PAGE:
Saturday, October 29, 2011

The Other Moneyball: Notes On the NBA Lockout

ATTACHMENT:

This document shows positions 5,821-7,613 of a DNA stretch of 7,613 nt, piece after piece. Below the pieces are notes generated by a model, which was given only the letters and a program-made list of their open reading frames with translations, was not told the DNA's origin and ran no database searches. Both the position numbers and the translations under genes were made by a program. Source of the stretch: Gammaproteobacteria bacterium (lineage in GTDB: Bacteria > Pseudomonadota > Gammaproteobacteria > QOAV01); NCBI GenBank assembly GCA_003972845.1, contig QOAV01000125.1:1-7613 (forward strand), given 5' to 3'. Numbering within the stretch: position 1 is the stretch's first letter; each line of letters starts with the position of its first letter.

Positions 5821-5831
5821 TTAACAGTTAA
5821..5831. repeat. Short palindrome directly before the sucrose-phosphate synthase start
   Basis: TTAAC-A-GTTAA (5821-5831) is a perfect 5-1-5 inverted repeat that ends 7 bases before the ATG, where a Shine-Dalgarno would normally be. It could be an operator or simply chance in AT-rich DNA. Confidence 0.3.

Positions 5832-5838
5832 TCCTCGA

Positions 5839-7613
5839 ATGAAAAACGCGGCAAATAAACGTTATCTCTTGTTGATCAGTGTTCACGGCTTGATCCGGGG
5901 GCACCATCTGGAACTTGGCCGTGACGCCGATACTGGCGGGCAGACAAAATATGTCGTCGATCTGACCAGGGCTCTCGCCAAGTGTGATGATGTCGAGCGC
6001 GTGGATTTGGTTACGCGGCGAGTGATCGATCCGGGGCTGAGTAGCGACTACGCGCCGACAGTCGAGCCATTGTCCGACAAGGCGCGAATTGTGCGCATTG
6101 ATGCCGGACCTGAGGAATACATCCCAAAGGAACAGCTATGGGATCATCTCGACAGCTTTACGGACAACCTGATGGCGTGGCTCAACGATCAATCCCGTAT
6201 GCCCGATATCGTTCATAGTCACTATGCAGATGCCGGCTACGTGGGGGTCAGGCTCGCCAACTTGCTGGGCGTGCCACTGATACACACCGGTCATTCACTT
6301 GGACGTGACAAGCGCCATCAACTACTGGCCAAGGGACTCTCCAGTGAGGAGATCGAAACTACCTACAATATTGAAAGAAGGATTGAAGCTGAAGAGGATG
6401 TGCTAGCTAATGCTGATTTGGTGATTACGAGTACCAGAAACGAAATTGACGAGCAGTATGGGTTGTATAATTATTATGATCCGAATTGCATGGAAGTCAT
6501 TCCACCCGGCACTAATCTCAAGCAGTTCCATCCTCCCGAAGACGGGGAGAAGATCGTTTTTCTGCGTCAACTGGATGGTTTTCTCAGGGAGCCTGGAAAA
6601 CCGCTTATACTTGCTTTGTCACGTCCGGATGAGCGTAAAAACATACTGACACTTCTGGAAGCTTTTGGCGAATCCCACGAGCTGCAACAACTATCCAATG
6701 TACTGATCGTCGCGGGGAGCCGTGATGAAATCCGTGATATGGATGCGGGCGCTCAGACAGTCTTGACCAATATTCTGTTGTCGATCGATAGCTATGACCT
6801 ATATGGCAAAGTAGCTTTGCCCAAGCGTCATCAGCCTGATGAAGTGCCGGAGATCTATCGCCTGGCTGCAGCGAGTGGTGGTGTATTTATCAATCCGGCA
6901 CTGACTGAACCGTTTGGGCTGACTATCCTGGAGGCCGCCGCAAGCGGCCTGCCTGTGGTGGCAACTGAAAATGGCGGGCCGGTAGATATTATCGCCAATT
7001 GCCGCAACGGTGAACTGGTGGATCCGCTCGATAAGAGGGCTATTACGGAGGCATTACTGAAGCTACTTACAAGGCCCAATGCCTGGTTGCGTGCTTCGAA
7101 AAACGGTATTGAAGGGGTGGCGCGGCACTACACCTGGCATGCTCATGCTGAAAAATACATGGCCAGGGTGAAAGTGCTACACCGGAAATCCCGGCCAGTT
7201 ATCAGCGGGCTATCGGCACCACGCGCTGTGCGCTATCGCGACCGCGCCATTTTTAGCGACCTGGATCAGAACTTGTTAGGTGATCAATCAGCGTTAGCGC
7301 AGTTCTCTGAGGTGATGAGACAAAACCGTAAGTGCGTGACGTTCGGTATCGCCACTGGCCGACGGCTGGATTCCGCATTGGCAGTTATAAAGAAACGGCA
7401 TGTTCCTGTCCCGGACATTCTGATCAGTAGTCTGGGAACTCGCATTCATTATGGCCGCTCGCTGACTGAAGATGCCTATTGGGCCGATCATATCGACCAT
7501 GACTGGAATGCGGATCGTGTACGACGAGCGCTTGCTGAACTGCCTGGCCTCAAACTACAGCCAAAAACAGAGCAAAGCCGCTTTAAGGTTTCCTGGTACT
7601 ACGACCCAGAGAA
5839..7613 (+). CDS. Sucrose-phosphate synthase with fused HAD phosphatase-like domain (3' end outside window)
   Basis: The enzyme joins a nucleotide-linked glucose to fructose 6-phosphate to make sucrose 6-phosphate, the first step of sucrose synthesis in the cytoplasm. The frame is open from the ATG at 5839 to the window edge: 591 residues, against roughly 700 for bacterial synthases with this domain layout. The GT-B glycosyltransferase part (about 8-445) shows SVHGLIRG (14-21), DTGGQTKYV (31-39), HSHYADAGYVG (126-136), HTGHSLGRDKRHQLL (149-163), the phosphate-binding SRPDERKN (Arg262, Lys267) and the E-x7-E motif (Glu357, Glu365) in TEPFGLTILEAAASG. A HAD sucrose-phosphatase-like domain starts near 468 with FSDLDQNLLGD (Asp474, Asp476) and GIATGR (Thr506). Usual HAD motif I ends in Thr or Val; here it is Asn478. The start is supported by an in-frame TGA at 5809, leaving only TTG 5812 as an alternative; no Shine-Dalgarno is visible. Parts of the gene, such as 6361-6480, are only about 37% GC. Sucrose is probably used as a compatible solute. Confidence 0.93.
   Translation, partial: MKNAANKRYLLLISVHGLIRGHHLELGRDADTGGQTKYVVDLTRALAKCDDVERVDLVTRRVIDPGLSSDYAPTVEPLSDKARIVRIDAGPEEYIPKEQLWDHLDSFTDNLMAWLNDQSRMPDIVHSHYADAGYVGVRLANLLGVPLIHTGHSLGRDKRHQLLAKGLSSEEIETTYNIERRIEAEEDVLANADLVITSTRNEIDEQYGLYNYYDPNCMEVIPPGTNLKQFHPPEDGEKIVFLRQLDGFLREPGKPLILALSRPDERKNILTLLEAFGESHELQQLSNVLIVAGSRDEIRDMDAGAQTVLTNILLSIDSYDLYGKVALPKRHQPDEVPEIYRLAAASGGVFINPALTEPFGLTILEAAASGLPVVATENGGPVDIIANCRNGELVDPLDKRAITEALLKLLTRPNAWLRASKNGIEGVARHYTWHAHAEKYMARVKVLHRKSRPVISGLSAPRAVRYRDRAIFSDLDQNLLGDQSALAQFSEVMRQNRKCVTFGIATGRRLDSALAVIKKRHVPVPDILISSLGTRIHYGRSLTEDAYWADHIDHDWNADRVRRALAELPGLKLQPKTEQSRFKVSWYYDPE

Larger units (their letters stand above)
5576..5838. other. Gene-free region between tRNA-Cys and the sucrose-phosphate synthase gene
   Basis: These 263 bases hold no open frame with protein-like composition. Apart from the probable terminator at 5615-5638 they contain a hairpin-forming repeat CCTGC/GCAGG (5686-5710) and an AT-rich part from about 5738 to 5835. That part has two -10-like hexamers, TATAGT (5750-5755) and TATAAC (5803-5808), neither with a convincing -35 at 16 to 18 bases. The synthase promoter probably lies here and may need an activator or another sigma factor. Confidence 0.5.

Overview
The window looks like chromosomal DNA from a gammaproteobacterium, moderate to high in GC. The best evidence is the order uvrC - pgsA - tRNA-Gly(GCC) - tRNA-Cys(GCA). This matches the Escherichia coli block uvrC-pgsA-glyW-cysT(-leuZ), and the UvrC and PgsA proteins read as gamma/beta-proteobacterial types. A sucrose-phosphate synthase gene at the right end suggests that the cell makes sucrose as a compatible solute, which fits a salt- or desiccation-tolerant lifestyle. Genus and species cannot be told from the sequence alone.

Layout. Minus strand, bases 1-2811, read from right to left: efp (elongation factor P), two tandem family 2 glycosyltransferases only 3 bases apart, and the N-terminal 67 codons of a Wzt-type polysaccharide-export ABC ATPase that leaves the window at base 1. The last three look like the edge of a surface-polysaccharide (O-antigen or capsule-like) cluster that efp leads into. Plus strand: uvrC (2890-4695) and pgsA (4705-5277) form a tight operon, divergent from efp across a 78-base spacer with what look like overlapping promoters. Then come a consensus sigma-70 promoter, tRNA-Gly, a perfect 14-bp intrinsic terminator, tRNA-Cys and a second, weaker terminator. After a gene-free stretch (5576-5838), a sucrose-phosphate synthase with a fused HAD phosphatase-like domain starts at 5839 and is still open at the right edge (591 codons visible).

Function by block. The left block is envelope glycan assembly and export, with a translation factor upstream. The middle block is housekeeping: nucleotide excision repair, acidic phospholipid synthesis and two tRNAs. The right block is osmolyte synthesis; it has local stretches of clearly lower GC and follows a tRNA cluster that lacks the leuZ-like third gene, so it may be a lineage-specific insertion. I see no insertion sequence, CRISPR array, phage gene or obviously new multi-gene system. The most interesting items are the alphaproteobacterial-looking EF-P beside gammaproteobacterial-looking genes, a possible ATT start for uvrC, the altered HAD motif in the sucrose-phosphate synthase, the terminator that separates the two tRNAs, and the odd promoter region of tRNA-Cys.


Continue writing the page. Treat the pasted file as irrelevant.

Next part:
For the last few weeks, I've been toying with the idea of doing a piece on the current NBA lockout, but a few troubles and issues have delayed it. At first, I wondered why I cared so much, especially given my other interests and goals: the impressive fall book season; much needed, behind the scenes work for Instafiction; getting used to a seasonal position back in bookselling; and so forth. The bigger picture, however, is literally a bigger picture. With so much going on in the world, namely the passionate Occupy Wall Street movements, why am I concerning myself with the squabbles and ridiculous back-and-forth between billionaire team owners and millionaire professional athletes, men who wring their hands over lost revenue and income, but in reality could never work another day in their lives and still have a better quality of life than the often mentioned 99%? But then again, even as I plan to visit Chicago's Occupy groups in the very near future, and as I focus on my literary goals, there's no shame in my being a basketball fan and annually looking forward to cold winter evenings with drinks, friends, and a game on TV. Last year's playoffs, even with my Bulls falling to Miami in the Eastern Conference Finals, proved to be some of the most exciting postseason basketball in recent memory. And right now, with NBA games canceled through November 30th (at the time of this writing), fans could be "treated" to a repeat of the 1998-1999 season, which was cut to 50 games and featured watered down playoffs that didn't feel complete, especially since no team had a truly full season.